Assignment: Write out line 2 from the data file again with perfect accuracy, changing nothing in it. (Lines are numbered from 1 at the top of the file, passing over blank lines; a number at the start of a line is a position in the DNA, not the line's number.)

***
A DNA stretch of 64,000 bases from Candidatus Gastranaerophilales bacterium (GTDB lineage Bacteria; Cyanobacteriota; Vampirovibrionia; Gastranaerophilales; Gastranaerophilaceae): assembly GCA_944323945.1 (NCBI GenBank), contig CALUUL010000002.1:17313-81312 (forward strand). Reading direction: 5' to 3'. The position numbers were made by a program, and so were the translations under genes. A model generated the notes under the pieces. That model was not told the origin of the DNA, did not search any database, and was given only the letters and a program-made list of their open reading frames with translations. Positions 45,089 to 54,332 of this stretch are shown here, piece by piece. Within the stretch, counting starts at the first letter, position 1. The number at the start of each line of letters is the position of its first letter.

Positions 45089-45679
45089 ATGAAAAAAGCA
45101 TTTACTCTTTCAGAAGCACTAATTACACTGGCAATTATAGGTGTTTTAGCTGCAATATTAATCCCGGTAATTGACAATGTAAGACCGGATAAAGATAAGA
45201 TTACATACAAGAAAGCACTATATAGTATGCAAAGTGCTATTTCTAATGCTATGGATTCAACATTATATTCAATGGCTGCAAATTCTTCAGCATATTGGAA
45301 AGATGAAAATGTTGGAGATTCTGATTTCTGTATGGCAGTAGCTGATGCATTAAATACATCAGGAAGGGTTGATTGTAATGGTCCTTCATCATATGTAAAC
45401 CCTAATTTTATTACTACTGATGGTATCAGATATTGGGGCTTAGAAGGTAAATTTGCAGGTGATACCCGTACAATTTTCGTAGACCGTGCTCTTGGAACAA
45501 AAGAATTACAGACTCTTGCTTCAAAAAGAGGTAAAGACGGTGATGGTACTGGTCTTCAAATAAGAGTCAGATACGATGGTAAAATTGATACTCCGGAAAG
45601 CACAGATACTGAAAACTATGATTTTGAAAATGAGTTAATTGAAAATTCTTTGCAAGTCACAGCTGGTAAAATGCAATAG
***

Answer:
Positions 45089-45679